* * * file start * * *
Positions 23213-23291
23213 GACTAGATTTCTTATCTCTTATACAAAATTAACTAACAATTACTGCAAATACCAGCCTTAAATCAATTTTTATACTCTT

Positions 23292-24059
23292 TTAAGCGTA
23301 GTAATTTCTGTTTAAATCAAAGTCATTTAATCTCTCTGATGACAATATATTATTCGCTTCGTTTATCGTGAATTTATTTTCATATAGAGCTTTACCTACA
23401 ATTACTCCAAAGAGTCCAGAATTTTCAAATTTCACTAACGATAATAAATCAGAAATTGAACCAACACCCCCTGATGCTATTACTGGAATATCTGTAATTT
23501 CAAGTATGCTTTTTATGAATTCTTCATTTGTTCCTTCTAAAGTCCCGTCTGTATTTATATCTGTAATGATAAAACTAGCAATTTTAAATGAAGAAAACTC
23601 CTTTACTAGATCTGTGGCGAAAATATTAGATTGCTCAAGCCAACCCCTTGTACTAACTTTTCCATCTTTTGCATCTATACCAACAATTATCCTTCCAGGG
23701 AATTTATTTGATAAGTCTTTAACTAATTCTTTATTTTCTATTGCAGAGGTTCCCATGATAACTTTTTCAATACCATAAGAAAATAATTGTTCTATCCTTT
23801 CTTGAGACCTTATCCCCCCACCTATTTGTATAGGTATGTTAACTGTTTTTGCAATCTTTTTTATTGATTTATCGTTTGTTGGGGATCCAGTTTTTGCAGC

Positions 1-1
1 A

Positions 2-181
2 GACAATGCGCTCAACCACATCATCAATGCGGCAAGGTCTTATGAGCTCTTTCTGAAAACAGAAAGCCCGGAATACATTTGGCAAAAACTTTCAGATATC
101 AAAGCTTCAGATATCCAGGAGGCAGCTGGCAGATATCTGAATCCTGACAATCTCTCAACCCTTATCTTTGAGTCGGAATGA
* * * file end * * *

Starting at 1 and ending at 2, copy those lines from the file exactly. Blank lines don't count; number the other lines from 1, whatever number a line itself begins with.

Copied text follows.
Positions 23213-23291
23213 GACTAGATTTCTTATCTCTTATACAAAATTAACTAACAATTACTGCAAATACCAGCCTTAAATCAATTTTTATACTCTT